Knox College graduate (a member of the class of 1905) Kellogg McClelland proved there was more than one way to serve one's country during World War I.
The Seymour Library Special Collections & Archives holds a manuscript collection containing McClelland's memorabilia, receipts, letters, memos, and more.
Receipt for a barracks bag
Donation to United War Work Campaign Fund
McClelland served in Washington as a reference librarian for the information sector of the Ordnance Department. He worked in the Press Clippings Unit, keeping abreast of logistical and technological developments that could potentially be of use to researchers at the cutting edge of the war effort.
Letter from Kellogg D. McClelland to Judge R.C. Rice
"Ordnance is Keystone of War Situation"
Telegram to Kellogg McClelland
Telegram from Kellogg McClelland to the Chief of Ordnance
Reference Library Branch of the Information Sector
Ordnance department subject area list
Press Clipping Unit memorandum
Press Clipping Unit memorandum about chemistry
Press Clipping Unit memorandum about equipment
Letter from E.S. Banister to Kellogg D. McClelland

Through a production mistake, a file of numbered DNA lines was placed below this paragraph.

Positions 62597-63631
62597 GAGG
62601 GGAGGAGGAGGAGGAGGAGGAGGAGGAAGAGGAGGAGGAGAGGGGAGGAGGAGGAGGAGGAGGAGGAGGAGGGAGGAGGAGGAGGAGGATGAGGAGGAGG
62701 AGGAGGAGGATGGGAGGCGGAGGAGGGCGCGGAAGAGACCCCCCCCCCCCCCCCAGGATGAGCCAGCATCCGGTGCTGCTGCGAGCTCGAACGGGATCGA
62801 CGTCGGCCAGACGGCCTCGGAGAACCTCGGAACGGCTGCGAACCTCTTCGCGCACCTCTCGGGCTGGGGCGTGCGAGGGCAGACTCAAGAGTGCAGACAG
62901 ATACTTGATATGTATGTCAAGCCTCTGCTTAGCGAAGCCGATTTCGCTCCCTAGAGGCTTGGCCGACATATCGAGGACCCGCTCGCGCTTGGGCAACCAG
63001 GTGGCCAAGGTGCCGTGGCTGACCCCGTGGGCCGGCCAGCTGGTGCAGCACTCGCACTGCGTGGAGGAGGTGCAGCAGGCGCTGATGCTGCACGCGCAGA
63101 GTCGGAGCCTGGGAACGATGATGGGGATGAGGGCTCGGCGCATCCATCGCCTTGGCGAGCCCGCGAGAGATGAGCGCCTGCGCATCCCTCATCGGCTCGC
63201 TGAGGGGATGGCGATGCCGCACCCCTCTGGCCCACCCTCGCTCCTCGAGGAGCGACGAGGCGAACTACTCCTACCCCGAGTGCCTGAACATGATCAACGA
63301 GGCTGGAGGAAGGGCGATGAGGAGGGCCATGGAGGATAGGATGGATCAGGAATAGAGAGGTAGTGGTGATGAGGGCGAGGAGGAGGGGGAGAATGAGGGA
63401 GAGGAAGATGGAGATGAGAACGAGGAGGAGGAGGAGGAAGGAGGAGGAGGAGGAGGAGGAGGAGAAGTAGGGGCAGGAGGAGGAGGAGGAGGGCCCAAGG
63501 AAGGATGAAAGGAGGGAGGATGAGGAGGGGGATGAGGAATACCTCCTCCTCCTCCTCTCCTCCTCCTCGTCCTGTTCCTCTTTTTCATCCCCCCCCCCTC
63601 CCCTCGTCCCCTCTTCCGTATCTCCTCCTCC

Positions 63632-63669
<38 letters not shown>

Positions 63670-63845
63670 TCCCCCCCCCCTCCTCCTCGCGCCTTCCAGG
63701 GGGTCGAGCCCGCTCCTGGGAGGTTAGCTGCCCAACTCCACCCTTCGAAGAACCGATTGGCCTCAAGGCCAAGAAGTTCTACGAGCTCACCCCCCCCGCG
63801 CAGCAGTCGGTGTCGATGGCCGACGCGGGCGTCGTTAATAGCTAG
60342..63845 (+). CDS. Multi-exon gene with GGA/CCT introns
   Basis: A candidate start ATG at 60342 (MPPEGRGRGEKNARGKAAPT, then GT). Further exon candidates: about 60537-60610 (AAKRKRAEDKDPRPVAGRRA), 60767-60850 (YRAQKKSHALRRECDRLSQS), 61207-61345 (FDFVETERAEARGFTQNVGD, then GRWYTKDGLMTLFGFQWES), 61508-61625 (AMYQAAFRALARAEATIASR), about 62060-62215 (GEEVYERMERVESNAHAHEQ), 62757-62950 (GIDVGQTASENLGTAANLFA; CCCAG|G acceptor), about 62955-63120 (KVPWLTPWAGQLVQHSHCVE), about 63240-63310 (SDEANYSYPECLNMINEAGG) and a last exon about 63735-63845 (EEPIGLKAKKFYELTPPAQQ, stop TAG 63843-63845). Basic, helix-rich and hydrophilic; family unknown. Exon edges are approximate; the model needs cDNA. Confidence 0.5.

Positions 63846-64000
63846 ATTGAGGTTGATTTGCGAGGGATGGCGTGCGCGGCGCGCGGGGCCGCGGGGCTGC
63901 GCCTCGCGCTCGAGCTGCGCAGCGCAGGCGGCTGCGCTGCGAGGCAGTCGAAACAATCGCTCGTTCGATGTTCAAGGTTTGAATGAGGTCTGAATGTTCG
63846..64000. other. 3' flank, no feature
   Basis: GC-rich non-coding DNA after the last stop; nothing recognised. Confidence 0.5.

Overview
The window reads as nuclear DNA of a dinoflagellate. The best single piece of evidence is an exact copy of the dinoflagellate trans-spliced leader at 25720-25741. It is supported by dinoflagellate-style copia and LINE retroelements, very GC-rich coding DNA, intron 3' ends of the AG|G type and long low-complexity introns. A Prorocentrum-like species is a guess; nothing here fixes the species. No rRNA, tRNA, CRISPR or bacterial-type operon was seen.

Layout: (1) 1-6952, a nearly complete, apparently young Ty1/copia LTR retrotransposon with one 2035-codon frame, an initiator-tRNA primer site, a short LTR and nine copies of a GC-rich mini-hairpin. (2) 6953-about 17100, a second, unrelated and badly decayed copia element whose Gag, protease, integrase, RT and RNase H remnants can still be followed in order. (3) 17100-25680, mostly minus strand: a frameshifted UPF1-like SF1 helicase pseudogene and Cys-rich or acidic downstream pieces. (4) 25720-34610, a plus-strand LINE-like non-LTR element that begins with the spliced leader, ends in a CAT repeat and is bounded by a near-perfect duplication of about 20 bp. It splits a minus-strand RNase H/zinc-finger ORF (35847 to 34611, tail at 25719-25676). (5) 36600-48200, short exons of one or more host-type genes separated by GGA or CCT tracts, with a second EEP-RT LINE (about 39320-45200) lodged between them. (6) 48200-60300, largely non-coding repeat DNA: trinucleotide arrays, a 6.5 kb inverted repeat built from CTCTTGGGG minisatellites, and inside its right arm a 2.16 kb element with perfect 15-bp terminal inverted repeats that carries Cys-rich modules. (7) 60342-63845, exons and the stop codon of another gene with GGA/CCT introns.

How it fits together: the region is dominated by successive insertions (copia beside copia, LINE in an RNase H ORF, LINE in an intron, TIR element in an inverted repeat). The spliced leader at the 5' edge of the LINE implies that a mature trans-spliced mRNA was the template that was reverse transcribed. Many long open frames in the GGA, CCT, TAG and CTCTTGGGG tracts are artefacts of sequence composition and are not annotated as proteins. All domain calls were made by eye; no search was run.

Letter from Kellogg D. McClelland to Lt. Albert E. Bailey
Letter from Kellogg D. McClelland to the Director of Chemical Warfare Service
McClelland kept in contact with his alma mater during the war, providing information about the development of the S.A.T.C. program on Knox College's campus. For instance, McClelland responded to Knox president James McConaughy's queries about structural requirements for the barracks the college was building on campus, stating: "I was told that if you provided 45 feet of floor space for each man and toilet and other facilities were up to standard there ought to be no difficulty when it came to passing the inspection.... they did not care, whether you housed the students in the chapel or the gymnasium or new buildings. The only concern was that they be properly housed."
Letter from Kellogg McClelland to J.C. Simpson
Telegram from Kellogg McClelland to James L. Conaughy
Although McClelland never saw action, his service deserves recognition. McClelland was, later in his life, to serve as Knox's acting president from 1948-1949.
Earle Wallick, a member of Knox's class of 1919, worked as a stenographer for the Civil Service Commission. He enjoyed his work, saying that "[I have] a very fine lot of fellows to work for, but yet, it is not just like going to College.... I hope to take some nightwork and sincerely trust that I shall soon be able to take up again my interrupted college course."
Letter from Earle W. Wallick to Dr. W.E. Simonds
Knox alumni served in other capacities as well. For instance, Alfred A. Boyden worked with the Y.M.C.A., and Ira Neifert, a member of the class of 1915 and an assistant instructor in chemistry before the war, participated in the Gas Defense Service.
"How to Be Uncomfortable and Happy"